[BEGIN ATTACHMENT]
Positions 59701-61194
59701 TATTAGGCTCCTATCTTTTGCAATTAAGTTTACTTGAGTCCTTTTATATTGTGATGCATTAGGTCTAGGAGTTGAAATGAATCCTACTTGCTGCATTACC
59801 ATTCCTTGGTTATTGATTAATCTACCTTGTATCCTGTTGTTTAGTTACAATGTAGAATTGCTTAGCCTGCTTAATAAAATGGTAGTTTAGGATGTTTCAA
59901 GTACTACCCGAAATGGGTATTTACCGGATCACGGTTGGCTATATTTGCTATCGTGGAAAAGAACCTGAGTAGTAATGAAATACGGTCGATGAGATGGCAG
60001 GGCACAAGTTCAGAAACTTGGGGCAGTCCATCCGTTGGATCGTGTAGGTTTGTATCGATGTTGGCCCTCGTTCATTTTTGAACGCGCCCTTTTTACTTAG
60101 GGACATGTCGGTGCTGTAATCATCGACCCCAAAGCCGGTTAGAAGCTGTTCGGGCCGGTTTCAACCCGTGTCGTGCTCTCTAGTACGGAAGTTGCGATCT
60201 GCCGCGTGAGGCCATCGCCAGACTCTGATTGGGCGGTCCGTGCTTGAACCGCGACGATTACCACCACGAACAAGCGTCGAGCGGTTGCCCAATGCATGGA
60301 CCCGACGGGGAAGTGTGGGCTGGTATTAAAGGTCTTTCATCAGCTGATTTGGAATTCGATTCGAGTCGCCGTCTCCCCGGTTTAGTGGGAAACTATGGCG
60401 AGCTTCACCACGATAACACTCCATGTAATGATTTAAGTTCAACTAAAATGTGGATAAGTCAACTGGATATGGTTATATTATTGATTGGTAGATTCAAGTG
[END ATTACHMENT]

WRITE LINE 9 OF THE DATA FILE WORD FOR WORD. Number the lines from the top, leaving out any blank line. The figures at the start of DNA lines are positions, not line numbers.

60401 AGCTTCACCACGATAACACTCCATGTAATGATTTAAGTTCAACTAAAATGTGGATAAGTCAACTGGATATGGTTATATTATTGATTGGTAGATTCAAGTG